What Does Negligence Mean?

Negligence is a term that you may well be familiar with. There are plenty of solicitors who advertise that they can help with negligence claims. But what is negligence, where did the concept arise, and what constitutes a negligence claim in the eyes of the law?

What is negligence?

The simplest definition of negligence is the failure to take proper care over something. In law, the term means a breach of a duty of care, which results in damage or harm.

The history of negligence

The concept of negligence came about under English law. Although what is known as Common Law had long punished acts that had caused harm, negligence didn’t become part of that law until the 18th century, when it was also acknowledged that failing to act could be just as detrimental.

Originally negligence applied to those who were responsible for performing an agreed service, which they failed to do so. Over time, the definition changed slightly to include that there should be an element of care or skill included in performing that service, which became the concept of duty of care.

Today, negligence is an established part of law, with five elements applied to determining whether negligence has occurred.

Duty of care

The first element is whether the person (defendant) providing the agreed service owed a duty of care to their client (claimant). This is based on whether a reasonable person would assume that a certain duty of care would be expected in those particular circumstances, for example, in the case of a doctor undertaking treatment of a patient.

Breach of duty

Once it is established that the defendant owed the claimant a duty of care, the next step is to prove that the defendant failed in their duty to the claimant. Again, the test is whether a reasonable person would have expected the defendant to understand that their actions, or lack of, were likely to cause damage or harm to the claimant. This test applies regardless of whether the defendant caused harm deliberately or unknowingly.

Cause in Fact

The claimant must then prove that the harm or damage they suffered was as a direct consequence of the defendant’s actions. This is often referred to as ‘but for’ causation, in that the claimant would not have suffered the harm were it not for the defendant’s actions. For example, that they would not have been injured had the defendent used the correct safety equipment.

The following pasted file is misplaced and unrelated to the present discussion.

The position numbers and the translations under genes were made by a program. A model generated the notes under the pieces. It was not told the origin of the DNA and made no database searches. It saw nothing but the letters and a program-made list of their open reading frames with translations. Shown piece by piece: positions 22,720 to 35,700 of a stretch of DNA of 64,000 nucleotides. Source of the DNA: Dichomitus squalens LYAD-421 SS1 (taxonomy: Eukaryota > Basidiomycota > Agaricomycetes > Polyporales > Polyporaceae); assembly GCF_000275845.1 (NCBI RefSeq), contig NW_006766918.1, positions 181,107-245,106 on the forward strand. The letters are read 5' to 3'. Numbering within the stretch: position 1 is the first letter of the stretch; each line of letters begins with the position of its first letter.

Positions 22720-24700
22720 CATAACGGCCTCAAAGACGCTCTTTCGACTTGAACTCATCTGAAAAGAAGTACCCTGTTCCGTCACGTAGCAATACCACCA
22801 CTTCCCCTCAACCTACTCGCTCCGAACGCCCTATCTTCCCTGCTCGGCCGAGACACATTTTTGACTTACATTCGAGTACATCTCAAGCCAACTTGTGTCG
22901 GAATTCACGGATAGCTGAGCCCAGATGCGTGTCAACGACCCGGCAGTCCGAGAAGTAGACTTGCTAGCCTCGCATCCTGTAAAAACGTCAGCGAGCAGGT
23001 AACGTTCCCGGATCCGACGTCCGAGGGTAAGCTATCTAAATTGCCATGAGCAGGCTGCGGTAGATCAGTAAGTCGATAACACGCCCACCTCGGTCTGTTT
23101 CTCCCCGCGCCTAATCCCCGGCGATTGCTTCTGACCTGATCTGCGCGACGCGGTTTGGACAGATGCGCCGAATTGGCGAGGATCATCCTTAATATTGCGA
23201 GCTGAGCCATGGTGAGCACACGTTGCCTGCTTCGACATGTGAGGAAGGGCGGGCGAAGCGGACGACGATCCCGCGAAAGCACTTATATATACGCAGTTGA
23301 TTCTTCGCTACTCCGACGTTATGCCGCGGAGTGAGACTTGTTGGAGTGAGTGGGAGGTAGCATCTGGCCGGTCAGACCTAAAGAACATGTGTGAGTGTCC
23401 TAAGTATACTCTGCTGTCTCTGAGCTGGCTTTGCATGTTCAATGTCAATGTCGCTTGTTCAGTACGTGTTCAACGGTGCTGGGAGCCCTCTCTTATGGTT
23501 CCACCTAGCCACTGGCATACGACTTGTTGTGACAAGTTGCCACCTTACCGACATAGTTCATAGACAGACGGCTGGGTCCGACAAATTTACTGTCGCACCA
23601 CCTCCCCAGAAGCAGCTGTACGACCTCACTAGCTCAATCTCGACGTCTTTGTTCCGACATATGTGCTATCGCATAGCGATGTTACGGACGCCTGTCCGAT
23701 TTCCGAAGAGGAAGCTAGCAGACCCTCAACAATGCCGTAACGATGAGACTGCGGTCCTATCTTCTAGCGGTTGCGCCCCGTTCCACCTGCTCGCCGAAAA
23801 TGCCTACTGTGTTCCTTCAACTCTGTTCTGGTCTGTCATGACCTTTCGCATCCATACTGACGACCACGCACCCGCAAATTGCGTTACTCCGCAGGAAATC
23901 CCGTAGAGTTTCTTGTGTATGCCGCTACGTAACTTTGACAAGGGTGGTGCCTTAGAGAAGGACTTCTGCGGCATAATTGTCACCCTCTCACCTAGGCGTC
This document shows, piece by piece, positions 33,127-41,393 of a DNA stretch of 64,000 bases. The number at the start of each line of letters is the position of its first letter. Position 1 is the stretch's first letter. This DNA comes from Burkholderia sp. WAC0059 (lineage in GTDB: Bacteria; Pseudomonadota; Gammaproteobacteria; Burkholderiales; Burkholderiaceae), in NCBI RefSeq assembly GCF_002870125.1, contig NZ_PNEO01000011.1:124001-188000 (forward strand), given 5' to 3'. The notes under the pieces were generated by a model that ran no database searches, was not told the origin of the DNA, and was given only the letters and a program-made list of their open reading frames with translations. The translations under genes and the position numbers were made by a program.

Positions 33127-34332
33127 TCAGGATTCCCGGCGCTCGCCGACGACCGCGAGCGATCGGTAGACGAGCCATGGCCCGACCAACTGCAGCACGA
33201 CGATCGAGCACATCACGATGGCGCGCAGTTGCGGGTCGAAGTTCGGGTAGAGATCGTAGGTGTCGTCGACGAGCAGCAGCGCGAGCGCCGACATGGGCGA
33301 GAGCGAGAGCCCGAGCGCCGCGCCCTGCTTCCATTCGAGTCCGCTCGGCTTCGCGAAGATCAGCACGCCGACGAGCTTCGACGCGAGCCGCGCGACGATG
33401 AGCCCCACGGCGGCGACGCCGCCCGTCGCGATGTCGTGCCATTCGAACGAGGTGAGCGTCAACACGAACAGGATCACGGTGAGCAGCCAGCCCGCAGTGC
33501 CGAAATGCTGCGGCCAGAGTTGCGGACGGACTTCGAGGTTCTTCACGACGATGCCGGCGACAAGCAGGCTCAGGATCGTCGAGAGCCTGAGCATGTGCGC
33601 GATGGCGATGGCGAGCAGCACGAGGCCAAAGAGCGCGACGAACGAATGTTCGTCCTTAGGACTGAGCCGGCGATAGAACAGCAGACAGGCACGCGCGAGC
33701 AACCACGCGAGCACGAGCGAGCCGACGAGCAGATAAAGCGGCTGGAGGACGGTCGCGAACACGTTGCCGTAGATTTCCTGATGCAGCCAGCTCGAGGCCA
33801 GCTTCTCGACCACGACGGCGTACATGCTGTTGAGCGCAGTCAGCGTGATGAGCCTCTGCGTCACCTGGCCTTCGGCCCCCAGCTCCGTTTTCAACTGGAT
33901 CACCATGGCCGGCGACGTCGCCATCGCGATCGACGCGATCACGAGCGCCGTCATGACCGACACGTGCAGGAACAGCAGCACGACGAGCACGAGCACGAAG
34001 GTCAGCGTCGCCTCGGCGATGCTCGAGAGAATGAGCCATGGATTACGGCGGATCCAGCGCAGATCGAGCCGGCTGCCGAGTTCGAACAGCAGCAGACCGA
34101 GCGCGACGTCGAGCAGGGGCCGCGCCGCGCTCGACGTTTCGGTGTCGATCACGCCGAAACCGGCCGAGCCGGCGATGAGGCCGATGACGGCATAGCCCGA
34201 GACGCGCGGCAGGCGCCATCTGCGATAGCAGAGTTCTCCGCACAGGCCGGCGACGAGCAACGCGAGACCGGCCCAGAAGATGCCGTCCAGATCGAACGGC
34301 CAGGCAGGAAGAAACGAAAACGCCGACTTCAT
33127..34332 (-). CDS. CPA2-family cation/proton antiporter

Proximate cause

Proximate cause is the extent to which a defendant is responsible for damages suffered. The defendant can be held responsible only for the harm suffered as a direct result of their actions. For example, if a defendant damaged a piece of equipment, they could not be held responsible if the claimant was involved in a road accident when they took that piece of equipment to be fixed. The original damage is the responsibility of the defendant, but not the subsequent accident.

Damages

The final element is that of damages. It is not enough that the defendant has failed to exercise a reasonable duty of care. The claimant must prove that they have suffered a legally recognisable harm as a result of the defendant’s actions. The most obvious types of harm are injury or damage to property, but may also include psychological harm or financial losses.
If you think you may have a professional negligence claim then Robinsons Solicitors’ specialist solicitors can help. With extensive experience of handling professional negligence claims of all types, we will assess your case and sensitively guide you through the claim process.

No win no fee

Most professional negligence claims are against solicitors, surveyors and medical practitioners. All are required to have professional indemnity insurance to cover them against any claims. This makes such claims (subject to legal merits) ideally suited to Conditional Fee Agreements (commonly also called “no win no fee”) as if successful the insurance company will pay the winning claimants costs. At Robinsons Solicitors we have successfully run a large number of cases on this basis and are happy to discuss with you if your case is suitable for a Conditional Fee Agreement.